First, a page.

It appears I have not written anything in several months. This is mostly because there has been little to write about during the lockdown, and also because I have been too busy watching all 121 episodes of Lost. As usual I do however have a lot of pictures, which in fact is the main reason I am even posting anything. Hopefully I can come up with enough rambling filler to pretend this is an actual blog post.
Four months ago I saw this message chalked outside the Tolbooth Tavern on the Royal Mile:
The sad face might appear to imply some dissatisfaction with the lockdown, however I am able to report with some authority that there has been far more complaining in Scotland when Boris started reopening things than when he shut them down. The nearly unanimous opinion in Scotland is that because Boris is a Very Bad Man a far wiser council with regards to reopening will be to copy exactly what England does, but only after waiting an additional two weeks after each step.
Are we in the midst of a global health pandemic or a political campaign? One can be forgiven for being unsure. But lest anyone think I am being judgmental of my gracious foreign hosts, I will point out the same confusion clearly exists in my own country.
As I am neither British nor Scottish I have tried to allow myself the luxury of not caring what they do, but I admit sometimes I can’t help having Gloomy Opinions on these and other matters.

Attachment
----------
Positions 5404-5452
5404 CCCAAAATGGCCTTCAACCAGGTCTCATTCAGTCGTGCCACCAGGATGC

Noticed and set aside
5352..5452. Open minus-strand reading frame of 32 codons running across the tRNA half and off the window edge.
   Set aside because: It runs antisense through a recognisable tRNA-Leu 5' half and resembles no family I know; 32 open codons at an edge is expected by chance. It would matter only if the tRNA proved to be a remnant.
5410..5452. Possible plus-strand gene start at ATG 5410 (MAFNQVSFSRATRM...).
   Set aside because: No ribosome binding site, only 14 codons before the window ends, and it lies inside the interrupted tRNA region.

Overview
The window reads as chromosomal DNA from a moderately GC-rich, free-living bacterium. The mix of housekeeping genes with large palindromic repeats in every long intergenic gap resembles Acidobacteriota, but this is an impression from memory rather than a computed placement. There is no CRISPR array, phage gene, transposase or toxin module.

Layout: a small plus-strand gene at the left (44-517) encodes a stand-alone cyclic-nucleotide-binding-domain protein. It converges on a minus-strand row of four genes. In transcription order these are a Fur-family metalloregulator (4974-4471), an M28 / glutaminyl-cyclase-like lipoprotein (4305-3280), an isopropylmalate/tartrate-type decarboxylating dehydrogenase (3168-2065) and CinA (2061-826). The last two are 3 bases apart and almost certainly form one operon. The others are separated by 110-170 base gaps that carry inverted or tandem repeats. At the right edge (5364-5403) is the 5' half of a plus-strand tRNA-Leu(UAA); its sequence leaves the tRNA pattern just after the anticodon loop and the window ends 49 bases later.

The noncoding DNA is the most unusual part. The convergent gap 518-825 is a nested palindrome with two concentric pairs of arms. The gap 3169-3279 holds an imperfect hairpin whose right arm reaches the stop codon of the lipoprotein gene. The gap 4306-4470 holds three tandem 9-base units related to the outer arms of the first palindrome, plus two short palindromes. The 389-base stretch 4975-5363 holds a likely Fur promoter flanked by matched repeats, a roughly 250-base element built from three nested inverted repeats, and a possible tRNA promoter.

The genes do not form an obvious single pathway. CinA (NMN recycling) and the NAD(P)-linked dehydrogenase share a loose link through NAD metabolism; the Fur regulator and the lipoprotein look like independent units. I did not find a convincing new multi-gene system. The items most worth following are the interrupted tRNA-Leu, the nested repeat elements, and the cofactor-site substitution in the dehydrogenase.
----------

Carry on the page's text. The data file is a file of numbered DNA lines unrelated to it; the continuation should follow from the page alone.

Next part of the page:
Nevertheless, just this week we have seen in Edinburgh for the very first time some evidence of a partial resumption of human activity, after 100 days of desolation.
Recent guidance from the Scottish government permits “outdoor beer gardens” and cafes with outdoor seating to re-open, but maybe someone was confused about what country we’re in. This is not Germany, nor is it France. I have not seen any beer gardens or cafés with outdoor seating, so the short of it is, most restaurants are still closed (Edit: I have found some outdoor seating cafés since, mostly on Grassmarket).
However McDonald’s and KFC have reopened for takeout. And such takeout! The food is taken out to the public garden across the street in enormous quantity where the trash is carefully spread out everywhere across the lawns in a manner to create maximum unseemliness. (I can only assume that someone in Scotland has started a nasty rumor that Boris prefers to put his trash in a bin.)
Restaurants aside, other shops have begun to open especially all along Princes Street. In the event the rain stops for more than five minutes the sidewalks become crowded once more with people carrying dangerous diseases, and I have noticed an increase in traffic as well. For the first time in four months I set foot in a store that sells something other than “crisps” and pre-packaged sandwiches, when I visited the Levi’s on Princes Street. What a surreal and wonderful experience to do something halfway normal again. I bought a pair of jeans and I was quite pleased to discover that Levi’s uses the American sizing system in their international locations, thus saving me the impossible maths of converting my corporeal dimensions into centimetres or light-years or whatever they use over here.